I would have thought after I first published that chart last August the anomaly would have been ameliorated or something would have shifted because now the information is out there and I know a lot of people saw that chart – it was widely talked about. I would have expected an effect. But the only effect seems to be it has accelerated to be more egregious than it was before.

Click the play button below to listen to Chris' interview with Eric Hunsader (36m:14s)

This is a companion discussion topic for the original entry at

When I was listening to him talk, I thought to myself, "he sounds technical."  Linked in says: yep, software engineering background.  His company is small, so he's still probably involved in development.
Long ago, part of my job was writing data feed handlers; I would interface with places like Nanex to take in data from the outside world and then present it to traders.  I did more of the data handling, and less of the presentation.  So I'm quite familiar with what his company produces (gee, data requirements sure have increased), and what sorts of information he has access to.

Nanex makes a ticker plant, and that is a product where you are required to focus on speed; speed is everything for a ticker plant vendor because slow data = lost money for your customer = you get thrown out.  In the old days, traders would put displays from different vendors side by side and if one was noticeably behind the other, the abuse the slow vendor received was instant.  "We're throwing you guys out!"  So it makes sense he is keenly aware of the microsecond-level stuff because that's the bread and butter of his business.

His response with all this stuff is pretty much the same as mine would have been: dig into the data, and see what it tells me.  But my data is a pale shadow compared to what he has access to.

Hats off to him for taking a stand and being one of the good guys.

Did not realize the exchanges had legal immunity.  Nor did I realize that my little retail trades never made it to the exchange, although that does make sense.  Its wrong, of course, but those big players wouldn't want a couple of retail traders swapping stock (or options) without them getting to snag their penny.

As a former feed guy, the concept of an exchange selling a faster data feed for a premium so that some select set of participants can front-run everyone else is just so dreadfully unfair.  Back in the day, that would simply have been unthinkable.  Given the amount of money on the outside - pension funds, mutual funds, etc - one wonders just how such a situation can remain in place.  The money that the penny-stealers make must be immense, and the business model seems based entirely upon regulatory capture and bought politicians.  That's not a particularly safe platform; if the system were ever to be cleaned up, they'd all be swept away like leaves in a strong breeze.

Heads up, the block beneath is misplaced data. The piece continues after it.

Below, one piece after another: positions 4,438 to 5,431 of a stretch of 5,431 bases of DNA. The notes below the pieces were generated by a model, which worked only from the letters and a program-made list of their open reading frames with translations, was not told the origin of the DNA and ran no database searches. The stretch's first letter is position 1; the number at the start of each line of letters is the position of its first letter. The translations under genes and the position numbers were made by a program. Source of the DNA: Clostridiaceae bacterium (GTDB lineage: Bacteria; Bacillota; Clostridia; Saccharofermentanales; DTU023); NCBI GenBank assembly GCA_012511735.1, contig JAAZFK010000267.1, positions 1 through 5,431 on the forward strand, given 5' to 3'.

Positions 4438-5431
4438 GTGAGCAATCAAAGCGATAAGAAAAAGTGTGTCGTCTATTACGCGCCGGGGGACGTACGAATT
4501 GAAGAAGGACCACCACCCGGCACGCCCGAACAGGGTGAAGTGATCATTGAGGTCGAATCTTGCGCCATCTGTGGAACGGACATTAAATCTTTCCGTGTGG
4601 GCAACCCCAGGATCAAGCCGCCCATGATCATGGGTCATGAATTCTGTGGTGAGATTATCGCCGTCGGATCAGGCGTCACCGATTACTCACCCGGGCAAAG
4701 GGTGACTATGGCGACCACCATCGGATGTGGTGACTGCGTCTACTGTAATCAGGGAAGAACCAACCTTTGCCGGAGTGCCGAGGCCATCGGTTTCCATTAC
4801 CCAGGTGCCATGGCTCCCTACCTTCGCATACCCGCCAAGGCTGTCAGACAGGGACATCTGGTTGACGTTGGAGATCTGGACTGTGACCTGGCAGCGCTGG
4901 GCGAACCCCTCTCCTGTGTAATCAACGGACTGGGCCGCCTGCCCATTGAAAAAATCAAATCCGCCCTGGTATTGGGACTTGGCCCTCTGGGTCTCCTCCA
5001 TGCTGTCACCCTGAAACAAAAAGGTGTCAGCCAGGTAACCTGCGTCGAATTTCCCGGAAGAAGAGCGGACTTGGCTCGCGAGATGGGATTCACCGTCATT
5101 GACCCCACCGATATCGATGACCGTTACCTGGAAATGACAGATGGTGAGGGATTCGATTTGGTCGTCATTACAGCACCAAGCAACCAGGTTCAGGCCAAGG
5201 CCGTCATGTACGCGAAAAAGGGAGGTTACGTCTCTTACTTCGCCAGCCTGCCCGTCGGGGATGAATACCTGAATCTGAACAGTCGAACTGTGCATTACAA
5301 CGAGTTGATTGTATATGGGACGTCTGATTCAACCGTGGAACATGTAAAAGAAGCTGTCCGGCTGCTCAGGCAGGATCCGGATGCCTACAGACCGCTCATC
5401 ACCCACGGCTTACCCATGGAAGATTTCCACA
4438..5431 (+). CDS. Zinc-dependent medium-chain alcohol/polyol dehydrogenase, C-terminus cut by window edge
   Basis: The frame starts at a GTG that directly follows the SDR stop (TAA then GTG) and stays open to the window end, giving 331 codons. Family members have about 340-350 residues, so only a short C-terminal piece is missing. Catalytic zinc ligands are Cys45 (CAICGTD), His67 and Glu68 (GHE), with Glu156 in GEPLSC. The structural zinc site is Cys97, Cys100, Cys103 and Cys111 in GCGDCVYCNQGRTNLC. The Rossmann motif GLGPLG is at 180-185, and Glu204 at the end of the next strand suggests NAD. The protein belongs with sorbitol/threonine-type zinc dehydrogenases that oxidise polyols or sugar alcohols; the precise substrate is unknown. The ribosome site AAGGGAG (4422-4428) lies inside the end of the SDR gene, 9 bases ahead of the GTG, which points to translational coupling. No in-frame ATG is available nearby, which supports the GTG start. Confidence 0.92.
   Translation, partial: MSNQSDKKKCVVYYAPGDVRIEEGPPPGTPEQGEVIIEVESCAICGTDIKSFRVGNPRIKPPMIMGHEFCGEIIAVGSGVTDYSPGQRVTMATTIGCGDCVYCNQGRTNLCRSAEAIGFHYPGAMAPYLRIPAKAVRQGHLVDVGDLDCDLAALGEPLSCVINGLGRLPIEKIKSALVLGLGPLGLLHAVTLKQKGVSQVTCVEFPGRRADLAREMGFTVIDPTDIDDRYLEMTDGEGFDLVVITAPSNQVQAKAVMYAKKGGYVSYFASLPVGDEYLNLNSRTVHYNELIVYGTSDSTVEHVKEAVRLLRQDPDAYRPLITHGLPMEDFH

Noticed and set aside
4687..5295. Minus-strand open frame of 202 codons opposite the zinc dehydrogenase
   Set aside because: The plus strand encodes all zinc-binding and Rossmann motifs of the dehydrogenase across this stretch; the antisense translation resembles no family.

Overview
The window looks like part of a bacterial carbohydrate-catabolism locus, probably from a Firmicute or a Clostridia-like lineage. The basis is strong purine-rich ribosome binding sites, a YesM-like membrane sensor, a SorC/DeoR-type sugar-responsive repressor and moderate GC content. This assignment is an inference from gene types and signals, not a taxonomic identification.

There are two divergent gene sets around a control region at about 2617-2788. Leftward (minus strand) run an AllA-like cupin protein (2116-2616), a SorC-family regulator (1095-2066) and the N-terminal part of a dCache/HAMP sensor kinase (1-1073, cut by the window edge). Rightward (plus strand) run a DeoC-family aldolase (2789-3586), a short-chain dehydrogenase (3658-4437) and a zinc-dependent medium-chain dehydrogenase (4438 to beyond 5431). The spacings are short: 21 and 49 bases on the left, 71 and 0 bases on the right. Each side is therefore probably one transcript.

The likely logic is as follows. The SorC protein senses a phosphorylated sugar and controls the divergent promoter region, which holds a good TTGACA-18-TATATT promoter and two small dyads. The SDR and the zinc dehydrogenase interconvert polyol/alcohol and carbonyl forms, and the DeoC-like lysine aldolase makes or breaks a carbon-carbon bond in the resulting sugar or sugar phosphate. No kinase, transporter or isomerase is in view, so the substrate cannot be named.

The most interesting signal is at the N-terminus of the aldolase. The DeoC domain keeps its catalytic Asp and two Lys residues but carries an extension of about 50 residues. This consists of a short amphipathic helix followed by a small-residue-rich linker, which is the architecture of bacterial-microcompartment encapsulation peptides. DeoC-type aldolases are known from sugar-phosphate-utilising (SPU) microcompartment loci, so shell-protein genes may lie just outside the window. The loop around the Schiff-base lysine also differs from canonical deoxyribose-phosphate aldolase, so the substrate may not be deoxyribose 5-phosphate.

IEX is an existential threat - it makes sense that they'll move heaven and earth to try and make sure it never sees the light of day.

From a technical standpoint, it would take very little time to clean this whole mess up, and to put an end to all this theft.  But its not a technical problem, its a corruption problem.  Like everything else these days.  Peak corruption, driven by money in politics.

Even if the Exchange knowing abets criminal activity it still cannot be prosecuted?  If so, then no surprise everything is rigged and it ain't going to get better.   Until Mother Nature fixes it, that is.

How can things become more hyper connected than HFTing? How could what we've learned of HFTing and peak business cycles benefit society? Could we redirect the amazing ability of HFTing's money gatherings and fund the switch from fossil fuels to the alternatives?

"And certainly you have opened my eyes to the degree to which these people can do what they do. It is nothing personal. It is just human incentives. Humans respond to incentives. And if people can game a system they game a system. That is the nature of all of human existence. Nothing really new under the sun here but boy the tools they have got at their disposal now are just I can’t even keep up with it."

Perhaps it wasn't personal to separate King Louis XVI and his wife Marie Antonette's heads from their body.  The peasants I understand got tired of a monarchy and took steps to create change.  Consider this -